How I Started Profiling Predators and Their Prey
The other day, a woman stopped me at a burger place near my house and asked, “When did you know you were going to be a profiler?” It was a difficult question, and I didn’t have a quick answer. I wish I could’ve told her that I woke up one night to a blinding light and a voice telling me what I was meant to do.
In truth, becoming “the Mindhunter” was a process of dangerous research and heavy caseloads that nearly put me in my grave. All this was spread over many years of telling the bureau and local law enforcement what I thought needed to be done, while many of the powers-that-were resisted.
Thinking about this made me wonder whether you folks who read this column know about my background, and about what qualifies me to analyze current cases for pardon and parole boards, defense attorneys, local law enforcement and APBnews.com. Trust me, although I’ve been on TV more times than I can remember, it hasn’t been glamorous.
The important thing is that what I’ve learned helps us solve crimes. By working with my brilliant associates and investigating and interviewing convicted serial killers, arsonists, rapists and other dangerous offenders, I learned how to “profile” criminals and their victims.
What is profiling? I’ll tell you what it’s not. It’s not magic or telepathy. I’m not “The Profiler” you see on TV. I don’t go into a trance and “see” the crime. I apply behavioral patterns to crimes by looking at the crime scene evidence, police reports, victim statements and autopsy results.
I should start at the beginning. As an FBI special agent, my first assignment was in Detroit, a city then plagued by bank robberies. I was fascinated with the thought processes that led robbers to select the branch, teller or weapon they had used. I began asking the guys we caught a lot of “why” questions, and they answered me.
I learned that criminals felt comfortable talking to me and that I could get into their minds by listening to them describe their crimes. The bank robbers basically told me how to prevent robberies by saying, for instance, that branches without windows on the street were prime targets, that taking the holdup note was crucial to escaping, and that hitting the same bank again after a cooling-off period made sense if the bank had been a good score.
Fast forward to 1977, when I joined the bureau’s Behavioral Science Unit at Quantico, Va. It was with this group that I conducted interviews with monsters like David Berkowitz, Ed Kemper, Richard Speck and Charles Manson. Using the same logic that I had used with my bank robber interviews, I sat down with these serial killers for hours at a time and got them to confide in me.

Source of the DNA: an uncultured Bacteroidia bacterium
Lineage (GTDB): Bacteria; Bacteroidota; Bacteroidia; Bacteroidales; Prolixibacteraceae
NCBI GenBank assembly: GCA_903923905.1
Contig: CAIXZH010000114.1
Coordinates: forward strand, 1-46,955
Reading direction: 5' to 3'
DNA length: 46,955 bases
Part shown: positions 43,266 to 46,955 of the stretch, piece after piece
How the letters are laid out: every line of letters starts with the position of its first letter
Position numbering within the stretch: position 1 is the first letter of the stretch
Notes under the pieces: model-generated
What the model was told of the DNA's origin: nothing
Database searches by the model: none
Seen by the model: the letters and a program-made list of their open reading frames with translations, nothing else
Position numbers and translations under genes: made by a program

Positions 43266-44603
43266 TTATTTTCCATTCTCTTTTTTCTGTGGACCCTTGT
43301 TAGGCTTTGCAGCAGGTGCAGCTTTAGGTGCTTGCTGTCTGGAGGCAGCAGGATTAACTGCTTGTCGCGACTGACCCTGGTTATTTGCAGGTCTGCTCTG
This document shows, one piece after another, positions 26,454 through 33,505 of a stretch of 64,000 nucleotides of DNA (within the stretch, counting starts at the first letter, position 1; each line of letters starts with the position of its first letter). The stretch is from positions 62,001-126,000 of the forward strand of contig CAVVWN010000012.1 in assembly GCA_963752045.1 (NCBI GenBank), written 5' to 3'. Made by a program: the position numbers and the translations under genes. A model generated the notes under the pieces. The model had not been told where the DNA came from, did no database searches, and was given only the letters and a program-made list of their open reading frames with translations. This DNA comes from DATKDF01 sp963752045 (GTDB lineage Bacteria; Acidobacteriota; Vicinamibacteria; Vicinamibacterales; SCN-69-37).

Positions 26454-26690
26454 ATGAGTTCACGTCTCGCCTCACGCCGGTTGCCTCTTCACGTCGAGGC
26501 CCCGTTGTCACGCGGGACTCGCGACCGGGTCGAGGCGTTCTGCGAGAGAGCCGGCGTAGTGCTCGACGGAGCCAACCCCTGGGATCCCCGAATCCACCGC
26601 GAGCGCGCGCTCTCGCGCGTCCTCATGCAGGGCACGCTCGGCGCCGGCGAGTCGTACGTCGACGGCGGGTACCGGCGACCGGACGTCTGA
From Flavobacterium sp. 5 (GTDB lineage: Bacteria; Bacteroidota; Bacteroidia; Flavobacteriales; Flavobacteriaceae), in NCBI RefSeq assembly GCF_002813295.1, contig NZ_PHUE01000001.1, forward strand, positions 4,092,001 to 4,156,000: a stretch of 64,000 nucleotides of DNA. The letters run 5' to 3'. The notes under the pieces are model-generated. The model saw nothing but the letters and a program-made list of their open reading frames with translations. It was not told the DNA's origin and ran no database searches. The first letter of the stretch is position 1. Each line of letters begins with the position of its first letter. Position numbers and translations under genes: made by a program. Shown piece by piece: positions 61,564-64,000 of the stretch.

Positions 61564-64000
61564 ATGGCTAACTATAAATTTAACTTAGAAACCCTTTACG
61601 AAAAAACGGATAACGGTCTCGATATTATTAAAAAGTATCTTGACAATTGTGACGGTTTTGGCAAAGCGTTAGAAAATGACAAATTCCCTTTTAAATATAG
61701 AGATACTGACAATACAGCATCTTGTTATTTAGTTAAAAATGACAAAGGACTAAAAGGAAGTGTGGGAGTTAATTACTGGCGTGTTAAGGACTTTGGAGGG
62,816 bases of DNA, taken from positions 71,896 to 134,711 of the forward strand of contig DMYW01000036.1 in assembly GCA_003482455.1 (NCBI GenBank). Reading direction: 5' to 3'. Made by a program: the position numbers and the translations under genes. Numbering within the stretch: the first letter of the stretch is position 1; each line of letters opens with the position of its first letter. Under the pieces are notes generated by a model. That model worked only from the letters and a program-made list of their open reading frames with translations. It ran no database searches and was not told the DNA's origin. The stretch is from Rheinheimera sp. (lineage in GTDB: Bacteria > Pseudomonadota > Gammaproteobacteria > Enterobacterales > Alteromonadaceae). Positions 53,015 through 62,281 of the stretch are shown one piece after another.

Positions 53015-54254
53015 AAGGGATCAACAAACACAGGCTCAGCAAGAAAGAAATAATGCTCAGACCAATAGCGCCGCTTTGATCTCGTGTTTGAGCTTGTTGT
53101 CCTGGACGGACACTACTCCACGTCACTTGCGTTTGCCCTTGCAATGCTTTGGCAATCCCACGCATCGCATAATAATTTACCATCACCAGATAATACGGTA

In the early 1980s, I met a rapist-murderer named Charlie Davis who was imprisoned in Maryland. You may not have heard of him, but you should be grateful that he was put away. In a way, he was like Britain’s Dr. Harold Shipman — both used their positions in the medical profession to fulfill their sick and deadly fantasies.
A deadly ride
Davis was an ambulance driver. He’d select a victim, rape her, strangle her, lay her body on the side of the road and anonymously report the body’s location. Then, playing the hero, he’d respond to his own call and pick up the corpse.
Davis opened up to me, as did the others I interviewed. He described how he’d follow a pretty girl into a bar or restaurant parking lot and, using the contacts he had through his father, who was a police lieutenant, he would call in her license tag and get a name. He’d then call the restaurant and have her paged, saying her lights were on. When she emerged, he would pounce. Taking off with her in either his car or hers, he would attack and kill her, then begin the second part of his vile game.
From the patterns I’d established, I knew his objective had been to rape his victims because the strangulations had been quick and uncomplicated. He explained that he had killed the women because they had seen his face and could identify him. I heard this from so many other violent offenders that it became part of the patterns I mentioned, and it is one of the best pieces of advice that no woman wants to hear: If you’re attacked and you see your assailant’s face, you must get away or he will kill you.
I thrived on learning from the killers I interviewed, but there was an enormous downside for me. I would go to sleep every night with images of disembodied heads, mutilated bodies and women being held and electrocuted in watery pits. I worried excessively for my wife and kids. By the end of 1983, it was too much. The weight of trying to solve 150 cases at once, including the “Trailside Killer” and England’s “Yorkshire Ripper,” brought on viral encephalitis, which literally split my brain in two and nearly killed me.